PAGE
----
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Cyber security: Curiosity can kill more than the cat

April 27, 2016

Article courtesy of SBAM Approved Partner ASE
Author: Nicole Sitter

Most adults know that washing your hands reduces the risk of spreading germs, and cleaning and bandaging a wound prevents infection. But do you know what can happen when you pick up electronic germs?

In 2015, two separate groups of researchers ran experiments to test people’s curiosity and their knowledge of cyber security. One group randomly placed 297 flash drives around the campus of the University of Illinois. Another group from CompTIA, an IT association, placed 200 flash drives around four cities. The flash drives contained harmless files such as fake resumes, photos and contact information for the researchers. They contained no dangerous viruses and/or various kinds of malware; but for all anyone knew, they might have. 

The locations of the flash drives were electronically tracked, as was the activity on the flash drives. The University experiment concluded that 290 of the 297 (98%) flash drives were picked up and moved from their starting location, and 135 of them (45%) were plugged into a computer and at least one file was  opened. The researchers counted those as “successful” “cyber attacks.” In the CompTIA experiment, 20% were classified as such.

Subsequently the research teams informed the clueless participants of the experiment. Most participants stated they were attempting to find the owner of the flash drive. But nearly half of the participants opened a photo file before they opened a resume. In other words, participants were more curious to see what the owner had on the flash drive than they were to find out who owned the flash drive. Their curiosity and (presumably) their basic decency led them to incredibly risky behavior, not only to themselves but in many cases to the organizations they were associated with as well.

Some participants emailed a contact they found on the flash drives, opened files, ran programs and clicked on internet links.  Each one of these events mimicked a very real cyber-attack, and alarmingly, not all of the activity took place on their own computers.  When plugged into a work computer, a cyber-attack is magnified several times over.  Cyber criminals can and will see everything conducted on the computer, meaning they will have access to all files, contacts, applicant tracking systems, social security numbers, credit card numbers, addresses, criminal reports just to name a few!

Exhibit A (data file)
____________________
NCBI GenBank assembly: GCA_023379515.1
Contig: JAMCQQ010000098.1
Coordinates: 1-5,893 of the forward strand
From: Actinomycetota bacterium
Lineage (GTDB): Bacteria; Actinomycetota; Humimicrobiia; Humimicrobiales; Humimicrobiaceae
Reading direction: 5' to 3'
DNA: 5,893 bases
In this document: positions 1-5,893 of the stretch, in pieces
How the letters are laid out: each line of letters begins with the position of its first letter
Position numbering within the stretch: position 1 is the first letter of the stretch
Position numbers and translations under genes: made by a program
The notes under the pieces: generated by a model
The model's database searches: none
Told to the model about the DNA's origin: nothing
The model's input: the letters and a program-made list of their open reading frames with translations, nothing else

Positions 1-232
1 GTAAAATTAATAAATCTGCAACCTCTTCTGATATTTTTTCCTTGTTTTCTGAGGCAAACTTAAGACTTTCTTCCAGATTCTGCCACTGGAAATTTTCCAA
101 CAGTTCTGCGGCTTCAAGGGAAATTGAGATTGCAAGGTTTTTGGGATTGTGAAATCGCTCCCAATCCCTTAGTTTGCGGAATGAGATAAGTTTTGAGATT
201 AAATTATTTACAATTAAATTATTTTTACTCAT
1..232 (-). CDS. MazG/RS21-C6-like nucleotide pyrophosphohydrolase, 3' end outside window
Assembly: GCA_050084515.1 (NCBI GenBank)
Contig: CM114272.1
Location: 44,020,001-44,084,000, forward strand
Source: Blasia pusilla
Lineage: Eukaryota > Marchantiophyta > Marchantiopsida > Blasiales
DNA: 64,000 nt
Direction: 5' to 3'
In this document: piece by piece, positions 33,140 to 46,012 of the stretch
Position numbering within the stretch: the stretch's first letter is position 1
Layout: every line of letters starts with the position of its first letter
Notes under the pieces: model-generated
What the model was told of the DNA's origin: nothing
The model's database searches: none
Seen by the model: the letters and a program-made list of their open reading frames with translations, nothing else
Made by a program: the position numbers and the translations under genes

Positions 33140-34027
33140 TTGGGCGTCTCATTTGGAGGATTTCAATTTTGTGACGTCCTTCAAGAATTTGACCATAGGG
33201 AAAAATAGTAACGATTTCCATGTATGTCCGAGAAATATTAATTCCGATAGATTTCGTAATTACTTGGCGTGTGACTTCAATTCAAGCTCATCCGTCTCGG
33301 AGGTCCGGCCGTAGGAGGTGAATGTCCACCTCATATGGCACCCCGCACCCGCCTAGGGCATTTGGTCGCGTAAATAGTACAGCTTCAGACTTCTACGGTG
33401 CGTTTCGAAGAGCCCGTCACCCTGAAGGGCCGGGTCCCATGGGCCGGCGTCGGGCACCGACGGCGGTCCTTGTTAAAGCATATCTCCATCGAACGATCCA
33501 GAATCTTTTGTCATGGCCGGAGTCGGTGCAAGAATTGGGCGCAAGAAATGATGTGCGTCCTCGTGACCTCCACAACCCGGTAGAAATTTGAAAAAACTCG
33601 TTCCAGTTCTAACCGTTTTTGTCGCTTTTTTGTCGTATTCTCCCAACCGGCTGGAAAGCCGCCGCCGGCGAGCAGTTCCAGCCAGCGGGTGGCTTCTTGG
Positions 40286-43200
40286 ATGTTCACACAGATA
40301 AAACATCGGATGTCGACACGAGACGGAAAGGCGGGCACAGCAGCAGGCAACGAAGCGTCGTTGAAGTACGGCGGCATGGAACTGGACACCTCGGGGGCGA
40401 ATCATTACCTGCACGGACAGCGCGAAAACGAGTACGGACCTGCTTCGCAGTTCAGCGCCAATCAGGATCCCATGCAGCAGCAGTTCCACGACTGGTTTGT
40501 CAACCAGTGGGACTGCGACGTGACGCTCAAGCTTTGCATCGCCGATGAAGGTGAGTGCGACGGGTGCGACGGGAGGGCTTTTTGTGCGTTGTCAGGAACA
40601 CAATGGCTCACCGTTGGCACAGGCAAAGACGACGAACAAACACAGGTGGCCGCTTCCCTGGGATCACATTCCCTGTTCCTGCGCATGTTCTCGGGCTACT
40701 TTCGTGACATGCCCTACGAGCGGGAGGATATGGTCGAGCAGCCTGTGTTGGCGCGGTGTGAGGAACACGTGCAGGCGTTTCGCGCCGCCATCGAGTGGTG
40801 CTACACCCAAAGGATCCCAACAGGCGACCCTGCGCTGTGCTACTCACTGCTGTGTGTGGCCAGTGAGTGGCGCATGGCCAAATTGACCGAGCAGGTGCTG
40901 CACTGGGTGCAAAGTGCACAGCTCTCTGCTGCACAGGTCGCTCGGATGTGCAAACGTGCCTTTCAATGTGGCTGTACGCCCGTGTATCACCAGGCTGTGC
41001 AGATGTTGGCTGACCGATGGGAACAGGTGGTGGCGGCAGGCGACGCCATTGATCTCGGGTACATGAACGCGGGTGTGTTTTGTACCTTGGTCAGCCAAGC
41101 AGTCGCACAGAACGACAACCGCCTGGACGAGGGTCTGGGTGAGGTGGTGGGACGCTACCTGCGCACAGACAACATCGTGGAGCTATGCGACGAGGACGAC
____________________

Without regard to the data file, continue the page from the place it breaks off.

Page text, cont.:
Sadly, cyber security is not just limited to flash or thumb drives.  Cyber criminals hand out free music CDs on street corners that contain ransomware or malware, they write codes that log into millions of email accounts, they send spam emails with invisible attachments that gain access to computers etc.  This is in addition to corporate espionage or phishing expeditions.  Some trusting employees even receive phone calls from a “new employee in the IT department” that needs them to reset or verify their password!  

Cybercrime is expected to create a $2.1 trillion crisis worldwide by 2019, according to  the U.K.-based Juniper study, and it preys on human curiosity and decency.  However, there are steps that HR professionals should take to defend against them, starting with training employees on Cyber Security and or Data Security protocols.  

The organization’s employee handbooks should outline clear and concise rules when it comes to cyber security threats, including outside storage devices (thumb/flash drives, cd’s), suspicious emails and phone calls etc.  These rules can be tailored to a particular business, but should include these points:  

  • Never attach an outside storage device to a work computer or personal computer that accesses work networks. Either leave them where you found them, or supply them to your IT department.  They can safely find an owner on an unconnected device or properly dispose of it.
  • Change passwords often, and do not use birthdays, anniversaries, children names etc.  Try using a motivational statement with letters and characters like E@tWe11!
  • Do not write passwords down.  If you must, keep them in a location separate from the device.
  • Never supply your password to anyone, even a coworker.  On occasion your IT department may need your password, but you should only give it for a computer issue you initiated to them.
  • Never open, reply or forward emails from unknown parties or that look suspicions.  Instead, call your IT department to have them investigate.   
  • Lock your computer, phone, tablet, and other electronic devices when they are not in use.

All new employees should receive this information, and the entire company should participate in a refresher course on an annual basis.  There is no such thing as being too careful when it comes to cybersecurity.  A company’s information is only as secure as the one person who acts without thinking.  

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